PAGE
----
The late great college coach Coach Dick Leach, who passed away on October 10 at age 83, could be a smooth operator. He admitted that he was able to recruit his son Ricky to USC because he, “was sleeping with his mother for years.”
But who are we kidding? The beloved Leach, who from 1980 to 2002 coached USC, was far more than an adept recruiter. He coached the Trojans to four national titles. He was Southern California tennis royalty. His teaching skills, character and bigger-than-life personality have long been celebrated in tennis circles around the world.
Bob and Mike Bryan’s dad Wayne said, “I couldn’t be more heartbroken. Dick was my idol. He knew tennis inside and out and gave me such wise counsel. A great player, a great coach and a great father, he was so proud of his daughter Mindy and his two sons. And he was so much fun and a wonderful speaker. There won’t be another Dick Leach. He was such a unique individual. His passing is a real loss for tennis and the world. I couldn’t be more sad.”
Leach’s two sons Ricky and Jon played for USC, and Ricky won nine Slams and was No. 1 in the world in doubles. (And, BTW, he inspired a couple of seven-year-olds named Bob and Mike Bryan). Dick’s daughter-in-law is none other than Lindsay Davenport, who’s won three Slams. And Leach’s grandson Jagger Leach is a notable junior prospect.
Dick, who succeeded the legendary George Toley, was one of the last survivors of a golden era of college coaches, including UCLA’s Glenn Bassett, Georgia’s Dan Magill and Dick Gould. The Stanford legend told Inside Tennis, “It’s a sad day today, full of great memories. How well Dick represented USC and the sport of tennis! And he was such a great family man as well. We all learned so much from him…He made us all better!!”
Leach played for three years for the Trojans before going on to battle on the circuit. He then coached high school tennis and became a considerable tennis club owner.
He then became one of tennis’ best-ever college coaches, an ITA Hall of Famer and twice National Coach of the Year. He was the Pac-10 Coach of the Year four times. He produced more than 35 All-Americans, including two NCAA singles champs (Robert Van’t Hof and Cecil Mamiit) and three NCAA doubles titlists (his son Ricky and Scott Melville, Eric Amend and Byron Black). Zimbabwe’s Wayne and Byron Black brothers went on to become a dominant ATP doubles team.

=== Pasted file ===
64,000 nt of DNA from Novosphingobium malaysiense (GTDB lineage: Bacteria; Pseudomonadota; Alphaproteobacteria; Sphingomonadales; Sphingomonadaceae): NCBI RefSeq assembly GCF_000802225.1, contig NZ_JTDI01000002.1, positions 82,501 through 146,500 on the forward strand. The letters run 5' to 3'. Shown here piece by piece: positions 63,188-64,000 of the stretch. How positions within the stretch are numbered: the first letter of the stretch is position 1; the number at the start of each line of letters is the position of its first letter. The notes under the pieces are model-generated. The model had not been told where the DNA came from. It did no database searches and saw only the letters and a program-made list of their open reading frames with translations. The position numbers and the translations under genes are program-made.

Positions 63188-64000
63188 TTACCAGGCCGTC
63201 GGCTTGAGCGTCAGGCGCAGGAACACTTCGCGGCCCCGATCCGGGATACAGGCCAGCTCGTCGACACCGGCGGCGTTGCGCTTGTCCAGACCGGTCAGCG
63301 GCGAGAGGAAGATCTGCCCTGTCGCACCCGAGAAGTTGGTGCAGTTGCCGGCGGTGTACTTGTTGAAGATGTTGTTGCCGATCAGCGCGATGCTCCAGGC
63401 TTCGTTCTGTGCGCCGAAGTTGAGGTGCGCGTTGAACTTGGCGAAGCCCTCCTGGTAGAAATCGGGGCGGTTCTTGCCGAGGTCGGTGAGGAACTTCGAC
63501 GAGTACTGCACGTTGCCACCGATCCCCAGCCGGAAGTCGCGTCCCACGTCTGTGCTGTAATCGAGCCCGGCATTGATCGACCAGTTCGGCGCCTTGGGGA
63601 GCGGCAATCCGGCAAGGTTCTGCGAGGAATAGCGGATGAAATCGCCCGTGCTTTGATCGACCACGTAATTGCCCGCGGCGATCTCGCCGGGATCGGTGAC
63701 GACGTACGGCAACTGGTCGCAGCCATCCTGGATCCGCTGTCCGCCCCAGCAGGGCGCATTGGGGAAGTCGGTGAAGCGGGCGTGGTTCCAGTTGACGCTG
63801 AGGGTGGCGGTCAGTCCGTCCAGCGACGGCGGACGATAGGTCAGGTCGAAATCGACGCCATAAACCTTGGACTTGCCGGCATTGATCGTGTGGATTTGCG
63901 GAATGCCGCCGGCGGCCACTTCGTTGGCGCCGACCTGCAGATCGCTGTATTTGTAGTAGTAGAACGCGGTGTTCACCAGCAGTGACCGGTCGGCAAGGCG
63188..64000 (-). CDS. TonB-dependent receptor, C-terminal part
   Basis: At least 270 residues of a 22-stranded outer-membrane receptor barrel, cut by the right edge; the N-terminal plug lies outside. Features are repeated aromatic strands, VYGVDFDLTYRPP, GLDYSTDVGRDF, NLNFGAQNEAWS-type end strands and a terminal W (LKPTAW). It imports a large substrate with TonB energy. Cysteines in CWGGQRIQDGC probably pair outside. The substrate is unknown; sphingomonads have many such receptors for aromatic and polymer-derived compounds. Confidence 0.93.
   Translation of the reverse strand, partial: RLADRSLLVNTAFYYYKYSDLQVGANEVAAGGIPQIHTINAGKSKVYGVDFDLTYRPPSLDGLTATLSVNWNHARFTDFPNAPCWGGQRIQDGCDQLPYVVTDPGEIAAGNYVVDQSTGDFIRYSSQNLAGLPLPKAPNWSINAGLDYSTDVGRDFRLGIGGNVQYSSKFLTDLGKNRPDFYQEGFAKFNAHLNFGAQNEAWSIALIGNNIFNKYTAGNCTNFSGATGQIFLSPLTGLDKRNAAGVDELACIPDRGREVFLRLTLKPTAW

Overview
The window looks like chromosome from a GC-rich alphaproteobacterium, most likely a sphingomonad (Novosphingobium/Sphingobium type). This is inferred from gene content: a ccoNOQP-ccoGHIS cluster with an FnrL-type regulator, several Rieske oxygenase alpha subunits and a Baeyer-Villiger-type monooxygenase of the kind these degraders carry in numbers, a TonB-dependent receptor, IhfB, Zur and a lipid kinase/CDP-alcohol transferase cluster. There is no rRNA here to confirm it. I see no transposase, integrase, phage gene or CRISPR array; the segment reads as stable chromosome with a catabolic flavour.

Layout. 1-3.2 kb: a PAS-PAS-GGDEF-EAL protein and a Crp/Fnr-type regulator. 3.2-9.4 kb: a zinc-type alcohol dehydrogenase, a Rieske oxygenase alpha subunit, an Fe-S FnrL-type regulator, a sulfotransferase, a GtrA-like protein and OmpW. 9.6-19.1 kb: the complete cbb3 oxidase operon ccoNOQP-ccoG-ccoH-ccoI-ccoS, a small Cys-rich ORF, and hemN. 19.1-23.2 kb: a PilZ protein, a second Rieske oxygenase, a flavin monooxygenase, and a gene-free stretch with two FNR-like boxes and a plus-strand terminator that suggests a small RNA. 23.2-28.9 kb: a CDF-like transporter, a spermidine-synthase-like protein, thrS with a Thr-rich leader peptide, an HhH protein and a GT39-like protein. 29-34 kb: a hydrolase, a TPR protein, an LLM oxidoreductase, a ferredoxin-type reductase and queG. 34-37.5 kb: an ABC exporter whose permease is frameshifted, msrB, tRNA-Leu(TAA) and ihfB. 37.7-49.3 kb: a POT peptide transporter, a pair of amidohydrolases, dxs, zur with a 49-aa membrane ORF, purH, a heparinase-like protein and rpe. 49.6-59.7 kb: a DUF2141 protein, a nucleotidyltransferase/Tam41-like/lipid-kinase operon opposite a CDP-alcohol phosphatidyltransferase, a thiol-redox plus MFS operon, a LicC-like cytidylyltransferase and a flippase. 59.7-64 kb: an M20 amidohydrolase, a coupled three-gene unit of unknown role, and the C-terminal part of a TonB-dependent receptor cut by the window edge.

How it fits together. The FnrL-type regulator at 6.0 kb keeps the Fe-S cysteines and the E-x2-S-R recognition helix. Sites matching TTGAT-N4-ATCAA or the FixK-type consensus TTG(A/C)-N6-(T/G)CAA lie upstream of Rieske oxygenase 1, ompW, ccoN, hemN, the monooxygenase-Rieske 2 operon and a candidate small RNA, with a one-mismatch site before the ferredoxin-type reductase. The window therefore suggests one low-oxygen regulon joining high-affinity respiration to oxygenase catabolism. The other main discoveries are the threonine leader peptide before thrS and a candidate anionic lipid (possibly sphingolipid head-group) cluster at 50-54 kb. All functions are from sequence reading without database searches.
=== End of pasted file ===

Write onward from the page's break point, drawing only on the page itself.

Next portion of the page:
Other standouts Leach mentored included Luke and Murphy Jensen, Brian MacPhie and Washington’s longtime coach Matt Anger.
From 1969 to 1975, Leach was the head pro at the San Marino Tennis Club, and he owned four tennis clubs: Big Bear Tennis Ranch; Westlake Tennis and Swim Club; Ojai Valley Racquet Club; and the Irvine tennis mecca, the Racquet Club of Irvine.
A great competitor with strong flat shots and imposing volleys, Dick won 15 USTA National Father and Son doubles titles (10 with Ricky, five with Jon). “He was always level-headed,” said Gould. “Winning was important to him, but it wasn’t the end all.”
His longtime friend and foe Charlie Hoevler affectionately called Leach a “real tennis guy.” Long a Trojan loyalist, Dick called USC “the greatest University in the United States.” When he retired, he told the LA Times, “It’s been wonderful. In these 23 years, I’ve accomplished everything I set out to do. I’m most proud of my NCAA titles and that both my sons played for me…My goal, which later became somewhat of an obsession, was to win an NCAA team championship, so I wanted to improve the way that everyone played.”
Also reporting – Steve Pratt